In a joyous ceremony showcasing the arts and ‘New Harmonies,’ Harry J. Elam, Jr. is inaugurated as Occidental’s 16th president
Harry J. Elam, Jr. was inaugurated as Occidental College’s 16th president in a joyous April 23 ceremony showcasing the arts and Elam’s call to bring “New Harmonies” to an Occidental liberal arts education. The ceremony in Remsen Bird Hillside Theater on a picture-perfect day featured numerous personal tributes to Elam from family, friends, and colleagues in front of an enthusiastic crowd of alumni, students, parents, faculty, staff, trustees, and previous Occidental presidents.
“You know, I am starting to think that every new president should have to wait two years for their inauguration. It makes for a very different Inauguration speech,” said Elam, who took office July 1, 2020, four months after the surging pandemic led Occidental to switch to remote learning.
Elam used his speech to both defend the liberal arts—"I would argue that liberal arts that teach us to think critically, to solve problems creatively, to apply learning adaptively are more important than ever”—and to call for their reimagining. “At Oxy, I see this involving not just new programmatic inventions but fresh juxtapositions of ideas, remixing past practice with current thinking to evoke bold future-looking initiatives,” he said.
“These ‘new harmonies,’ as I am calling them, incorporate older traditions into new frameworks, bringing into view new perspectives, new ways of doing,” he continued. “Such new harmonies call for a reinvention of relationships and interconnections across fields of inquiry and research, signaling not an end to disciplinary expertise but the cross-fertilization that both students and faculty seek and need.”
The use of the phrase “new harmonies” is intentional, intended to “foreground the arts as a vital component of the College’s future,” said Elam, an internationally renowned theater scholar. “My hope—figuratively and literally—is to discover and implement ways in which Occidental can create its own new sound and sing its own particular music.”
Elam also used the occasion to announce that Occidental has reached a significant milestone in its comprehensive campaign—the most ambitious in the College’s 135-year history—by reaching its $225 million goal one year early. “Not many presidents can say they met a comprehensive campaign goal before they were even inaugurated!” he said. “With one year still to go, with this extraordinary community, I am confident we will only continue to build.”
Stanford trustee Roberta Denning and her husband Steve Denning, former chair of the Stanford board, both paid tribute to Elam. “Occidental chose its new president well. Harry Elam is a leader who doesn’t exhort from the front nor prod from behind but instead walks alongside as a partner,” Roberta Denning said. “We know that with Harry Elam as president, Occidental College will be well-positioned to demonstrate the value, and the values, of a liberal arts education for decades to come.”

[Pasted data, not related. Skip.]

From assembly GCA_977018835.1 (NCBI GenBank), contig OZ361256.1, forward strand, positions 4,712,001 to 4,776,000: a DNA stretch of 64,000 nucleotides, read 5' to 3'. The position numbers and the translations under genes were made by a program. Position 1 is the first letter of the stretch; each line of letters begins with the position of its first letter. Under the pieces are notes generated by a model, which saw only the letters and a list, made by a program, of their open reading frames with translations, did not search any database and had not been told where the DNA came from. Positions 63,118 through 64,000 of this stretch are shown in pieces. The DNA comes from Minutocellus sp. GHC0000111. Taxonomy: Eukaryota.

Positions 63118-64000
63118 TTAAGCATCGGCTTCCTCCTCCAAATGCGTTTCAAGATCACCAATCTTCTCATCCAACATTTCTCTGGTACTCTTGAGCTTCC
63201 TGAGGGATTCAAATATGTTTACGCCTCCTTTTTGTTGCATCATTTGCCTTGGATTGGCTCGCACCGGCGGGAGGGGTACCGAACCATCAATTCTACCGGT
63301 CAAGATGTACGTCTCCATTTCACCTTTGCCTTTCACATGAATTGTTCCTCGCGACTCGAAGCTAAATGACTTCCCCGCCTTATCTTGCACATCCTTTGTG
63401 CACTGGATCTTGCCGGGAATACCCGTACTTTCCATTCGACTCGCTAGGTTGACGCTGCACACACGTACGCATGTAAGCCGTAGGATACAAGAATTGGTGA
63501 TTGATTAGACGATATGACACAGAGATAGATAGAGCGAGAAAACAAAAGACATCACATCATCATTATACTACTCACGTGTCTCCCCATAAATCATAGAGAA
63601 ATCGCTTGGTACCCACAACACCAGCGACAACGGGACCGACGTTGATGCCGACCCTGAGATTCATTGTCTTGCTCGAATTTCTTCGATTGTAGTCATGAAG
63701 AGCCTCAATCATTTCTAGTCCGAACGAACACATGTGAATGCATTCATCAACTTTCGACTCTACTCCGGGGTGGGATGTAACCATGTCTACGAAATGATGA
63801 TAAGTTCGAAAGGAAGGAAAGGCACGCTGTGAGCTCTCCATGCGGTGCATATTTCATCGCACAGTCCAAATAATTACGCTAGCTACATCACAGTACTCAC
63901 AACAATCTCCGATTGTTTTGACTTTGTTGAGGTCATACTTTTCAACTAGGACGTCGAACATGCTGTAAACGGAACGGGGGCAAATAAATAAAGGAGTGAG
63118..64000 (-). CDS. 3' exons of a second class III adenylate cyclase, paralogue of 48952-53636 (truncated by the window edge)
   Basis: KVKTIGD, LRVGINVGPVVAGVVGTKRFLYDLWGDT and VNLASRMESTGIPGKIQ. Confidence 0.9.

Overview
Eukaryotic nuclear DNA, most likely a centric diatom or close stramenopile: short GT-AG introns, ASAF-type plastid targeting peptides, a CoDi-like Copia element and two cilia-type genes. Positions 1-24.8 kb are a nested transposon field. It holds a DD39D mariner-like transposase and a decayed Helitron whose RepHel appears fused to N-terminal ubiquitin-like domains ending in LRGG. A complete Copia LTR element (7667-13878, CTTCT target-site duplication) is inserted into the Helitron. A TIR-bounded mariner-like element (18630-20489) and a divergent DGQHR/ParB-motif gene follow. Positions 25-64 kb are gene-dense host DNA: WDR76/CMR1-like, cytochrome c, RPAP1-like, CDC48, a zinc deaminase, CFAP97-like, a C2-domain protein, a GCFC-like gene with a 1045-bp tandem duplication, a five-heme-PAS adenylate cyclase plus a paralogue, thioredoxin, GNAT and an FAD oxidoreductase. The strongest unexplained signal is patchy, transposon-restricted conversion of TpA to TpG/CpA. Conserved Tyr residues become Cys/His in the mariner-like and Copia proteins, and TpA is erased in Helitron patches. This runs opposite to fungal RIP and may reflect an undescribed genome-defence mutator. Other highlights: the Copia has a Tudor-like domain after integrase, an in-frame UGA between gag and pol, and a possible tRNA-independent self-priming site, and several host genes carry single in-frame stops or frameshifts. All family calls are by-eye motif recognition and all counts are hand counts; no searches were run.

Television and film actors Sterling K. Brown and Ryan Michelle Bathé, who met during a Stanford theater production directed by Elam, paid tribute to their friend and mentor in the form of a letter to their 10-year-old son about the benefits of going to college.
“You will sit in class and people not only impart knowledge but consistently challenge you to write better, listen better, read better, ask better questions and give better answers,” Bathé said. “It is the only place where you will encounter people who are deeply invested in you being a bigger and better version of yourself simply because they are so passionate about education that they can’t help bring out the best in you. … And if you’re lucky, you will find a Harry J. Elam or Michele Elam of your very own.”
In her remarks, former U.S. Ambassador to Senegal Harriet Elam-Thomas spoke about the power of the arts and the central role they have played in the career of her nephew (who the family calls Jay). “Everything Harry Elam touches is infused with his deep commitment to art and its impact on the human condition,” Elam-Thomas said. “Art’s transformative power to touch the corners of the soul otherwise unreachable is the hallmark of Jay’s persona.”
Highlighting the flourishing state of the arts at Occidental, the ceremony included a performance of the African-American anthem “Lift Every Voice and Sing” in an arrangement by Chester Cahill ’24 and Leslie Garcia ’24 for orchestra, jazz ensemble, and Glee Club; singer and actor Lencia Kebede ’16 singing “I Know Where I’ve Been,” from the musical Hairspray; and an original composition for flute, clarinet, violin, cello, and piano, “Alone/Together,” by Adam Schoenberg, associate professor of music.